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Shifting goods from rail to road could help fight climate change, says NIC

FREIGHT

Andrew Forster
26 April 2019
 

Freight traffic may have to be switched from rail to road in order to decarbonise England’s freight sector, the National Infrastructure Commission has recommended. 

The NIC’s new report on freight says the Government should commit to decarbonising the entire freight sector by 2050 to support the Climate Change Act target of an 80 per cent reduction in greenhouse gas emissions by 2050 against 1990 levels.

“Road and rail freight should have a common, single target to decarbonise fully by 2050. No part of the freight system should be indirectly subsidised by being allowed to emit carbon when other parts are decarbonising.”

The NIC believes road freight can be decarbonised either by batteries or hydrogen fuel cell technology. But it says neither are  practical alternatives to diesel for rail freight, and warns that further network electrification could be prohibitively expensive and disruptive to existing rail users. The only other way to decarbonise would be to switch goods to zero emission lorries, it says.

The NIC was asked by the Chancellor Philip Hammond in November 2017 to investigate the future of freight. It was not instructed to recommend ways of achieving complete decarbonisation. The inquiry was led by commission chair Sir John Armitt and commissioners Bridget Rosewell (an independent director on Network Rail’s board), and Andy Green. 

The Commission says the Government should announce plans by the end of 2021 to ban the sale of new diesel-powered HGVs no later than 2040.

In the short-term, the NIC says mode shift from road to  rail and water “will continue to have a helpful role in managing air quality and carbon emissions from domestic freight transport while HGVs continue to use diesel”. 

On decarbonising HGVs, it says: “Battery electric and hydrogen are both emerging as the most viable alternatives to diesel and it is expected that commercially available vehicles will be available from the beginning of the 2020s.

Battery electric could be a promising option for decarbonising HGVs, it says. “A small number of lighter electric models designed for shorter urban journeys have been available commercially since 2010. Heavy battery electric HGVs are currently at an advanced stage of development, with Tesla and Daimler due to launch heavy battery electric HGVs at the beginning of the 2020s, the former claiming an 800km range.”

Hydrogen fuel cell HGVs convert compressed hydrogen into electric energy to drive motors, with water being the only by-product. 

“Hydrogen-powered vehicles  have a long range, rapid refuelling times and hydrogen can be dispensed from refuelling stations in a similar way to the existing network of diesel stations,” says the NIC.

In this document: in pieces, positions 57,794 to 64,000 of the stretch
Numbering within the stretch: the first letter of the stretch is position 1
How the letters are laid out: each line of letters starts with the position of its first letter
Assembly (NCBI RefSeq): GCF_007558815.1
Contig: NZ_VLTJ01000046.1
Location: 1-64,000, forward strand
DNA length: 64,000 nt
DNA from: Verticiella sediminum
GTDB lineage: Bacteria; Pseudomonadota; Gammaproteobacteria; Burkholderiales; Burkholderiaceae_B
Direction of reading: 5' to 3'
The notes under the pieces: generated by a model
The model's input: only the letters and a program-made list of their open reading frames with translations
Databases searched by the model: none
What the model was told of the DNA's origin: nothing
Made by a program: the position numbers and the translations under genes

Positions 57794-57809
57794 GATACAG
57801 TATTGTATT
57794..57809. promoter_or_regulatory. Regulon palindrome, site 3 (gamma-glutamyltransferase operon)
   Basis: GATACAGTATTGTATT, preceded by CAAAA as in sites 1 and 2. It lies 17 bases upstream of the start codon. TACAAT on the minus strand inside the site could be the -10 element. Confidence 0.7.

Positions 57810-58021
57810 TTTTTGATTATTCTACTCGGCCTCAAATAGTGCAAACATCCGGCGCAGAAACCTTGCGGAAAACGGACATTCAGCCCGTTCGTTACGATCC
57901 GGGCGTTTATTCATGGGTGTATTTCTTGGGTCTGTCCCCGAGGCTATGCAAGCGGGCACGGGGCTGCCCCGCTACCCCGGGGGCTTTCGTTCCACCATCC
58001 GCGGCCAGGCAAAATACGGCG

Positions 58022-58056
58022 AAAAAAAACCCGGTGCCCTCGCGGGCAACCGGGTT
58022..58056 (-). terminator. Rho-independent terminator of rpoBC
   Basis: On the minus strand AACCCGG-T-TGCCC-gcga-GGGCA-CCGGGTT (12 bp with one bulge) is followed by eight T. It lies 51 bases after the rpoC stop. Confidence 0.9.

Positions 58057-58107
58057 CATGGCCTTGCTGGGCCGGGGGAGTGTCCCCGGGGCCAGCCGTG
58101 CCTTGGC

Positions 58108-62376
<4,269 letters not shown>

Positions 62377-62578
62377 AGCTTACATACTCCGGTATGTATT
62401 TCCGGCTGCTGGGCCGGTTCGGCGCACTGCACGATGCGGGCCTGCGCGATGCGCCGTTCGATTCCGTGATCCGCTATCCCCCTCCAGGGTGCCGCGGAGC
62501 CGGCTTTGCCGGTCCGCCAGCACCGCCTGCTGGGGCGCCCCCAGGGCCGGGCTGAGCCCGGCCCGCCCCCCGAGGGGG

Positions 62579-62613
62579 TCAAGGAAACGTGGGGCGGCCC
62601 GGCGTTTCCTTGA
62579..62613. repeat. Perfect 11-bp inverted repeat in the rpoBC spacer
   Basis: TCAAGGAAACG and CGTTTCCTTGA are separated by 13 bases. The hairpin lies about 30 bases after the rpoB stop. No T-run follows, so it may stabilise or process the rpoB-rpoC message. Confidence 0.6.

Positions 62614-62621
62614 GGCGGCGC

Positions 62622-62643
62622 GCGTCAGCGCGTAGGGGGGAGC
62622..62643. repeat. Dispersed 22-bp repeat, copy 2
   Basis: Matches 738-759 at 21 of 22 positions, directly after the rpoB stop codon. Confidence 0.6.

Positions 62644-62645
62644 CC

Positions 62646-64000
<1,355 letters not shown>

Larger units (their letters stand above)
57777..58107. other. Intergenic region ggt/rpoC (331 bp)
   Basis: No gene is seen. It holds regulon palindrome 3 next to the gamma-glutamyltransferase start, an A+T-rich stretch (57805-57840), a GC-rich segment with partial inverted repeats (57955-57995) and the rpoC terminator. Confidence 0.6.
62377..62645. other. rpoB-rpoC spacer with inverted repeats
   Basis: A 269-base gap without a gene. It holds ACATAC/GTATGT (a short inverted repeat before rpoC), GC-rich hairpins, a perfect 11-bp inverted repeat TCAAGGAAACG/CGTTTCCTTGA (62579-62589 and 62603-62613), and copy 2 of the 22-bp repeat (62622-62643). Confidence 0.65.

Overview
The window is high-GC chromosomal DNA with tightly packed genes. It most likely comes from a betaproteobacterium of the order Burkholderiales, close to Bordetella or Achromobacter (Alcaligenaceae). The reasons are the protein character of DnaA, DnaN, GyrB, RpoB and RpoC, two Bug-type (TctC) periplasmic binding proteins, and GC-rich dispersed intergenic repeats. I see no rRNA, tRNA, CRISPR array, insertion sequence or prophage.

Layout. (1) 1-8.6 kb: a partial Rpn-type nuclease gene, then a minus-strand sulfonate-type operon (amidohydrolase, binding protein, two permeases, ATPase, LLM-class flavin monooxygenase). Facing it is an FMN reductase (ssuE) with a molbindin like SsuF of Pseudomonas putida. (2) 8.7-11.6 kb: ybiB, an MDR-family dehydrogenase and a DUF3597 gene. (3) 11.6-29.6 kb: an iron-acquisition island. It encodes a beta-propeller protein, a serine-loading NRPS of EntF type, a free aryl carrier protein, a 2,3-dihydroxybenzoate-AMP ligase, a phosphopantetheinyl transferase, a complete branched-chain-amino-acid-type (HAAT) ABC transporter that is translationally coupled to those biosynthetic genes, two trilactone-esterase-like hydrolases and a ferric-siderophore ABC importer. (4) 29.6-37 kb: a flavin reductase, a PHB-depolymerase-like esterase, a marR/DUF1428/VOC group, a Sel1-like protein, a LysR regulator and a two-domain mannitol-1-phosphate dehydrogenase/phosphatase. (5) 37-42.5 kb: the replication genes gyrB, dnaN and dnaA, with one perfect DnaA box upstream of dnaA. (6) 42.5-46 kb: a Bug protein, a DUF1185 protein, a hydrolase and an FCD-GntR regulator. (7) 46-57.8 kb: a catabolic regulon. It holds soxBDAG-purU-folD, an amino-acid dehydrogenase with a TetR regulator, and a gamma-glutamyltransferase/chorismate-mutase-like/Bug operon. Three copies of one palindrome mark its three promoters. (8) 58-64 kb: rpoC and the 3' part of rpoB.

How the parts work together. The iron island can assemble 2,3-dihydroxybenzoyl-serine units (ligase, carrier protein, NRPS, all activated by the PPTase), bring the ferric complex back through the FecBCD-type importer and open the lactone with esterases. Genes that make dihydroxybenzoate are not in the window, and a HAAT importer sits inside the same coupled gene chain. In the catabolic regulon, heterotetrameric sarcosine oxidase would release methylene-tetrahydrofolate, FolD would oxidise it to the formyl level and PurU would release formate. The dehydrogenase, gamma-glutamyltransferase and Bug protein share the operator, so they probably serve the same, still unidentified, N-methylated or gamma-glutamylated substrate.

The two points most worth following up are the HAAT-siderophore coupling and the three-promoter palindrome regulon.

“There are currently no commercially available hydrogen HGVs, but a number of manufacturers, including Toyota, Nikola and Hyundai have been demonstrating and testing the technology, and it is expected that the first models will become commercially available from the start of the 2020s.”

Both options will require significant infrastructure investment. “Recharging battery electric HGV fleets is likely to require grid reinforcements, smart charging, energy storage, or a combination of these elements, to enable depot charging.

“Hydrogen HGVs would require additional hydrogen production facilities, though the infrastructure implications beyond this will depend upon developments outside of the transport sector itself, particularly whether the UK’s heating supply network is converted to carry hydrogen.”

The decision on whether HGVs transition to battery electric, hydrogen, or dual fuel will be market-led, “but the speed of uptake will be determined by government policy, cost and developments in the wider European commercial vehicle market”.

The Commission is sceptical about installing overhead electrification on the road network – e-highways. “The need for significant coverage of overhead wires on much of the UK’s strategic road network (and highways in Europe) before operators would invest in vehicles make these options appear less attractive.

“There is a risk of e?highways becoming stranded assets as competing zero emission options continue to develop and fall in price in the time between infrastructure being delivered and before hauliers have confidence to invest in compatible vehicles. While it is possible that ehighways could provide at least part of the decarbonisation solution, particularly for long?haul activities, they alone will not decarbonise all HGVs.”

On the options for decarbonising rail freight, the NIC says: “Electrification is expensive and disruptive during construction to all rail users, but is a proven technology and could turn out to be cheaper and quicker than other approaches. 

“New hydrogen or battery- powered trains could enable rail freight operations on existing infrastructure, but these are likely to be expensive, could require high levels of public subsidy, and it is not currently clear when or if these could be available.”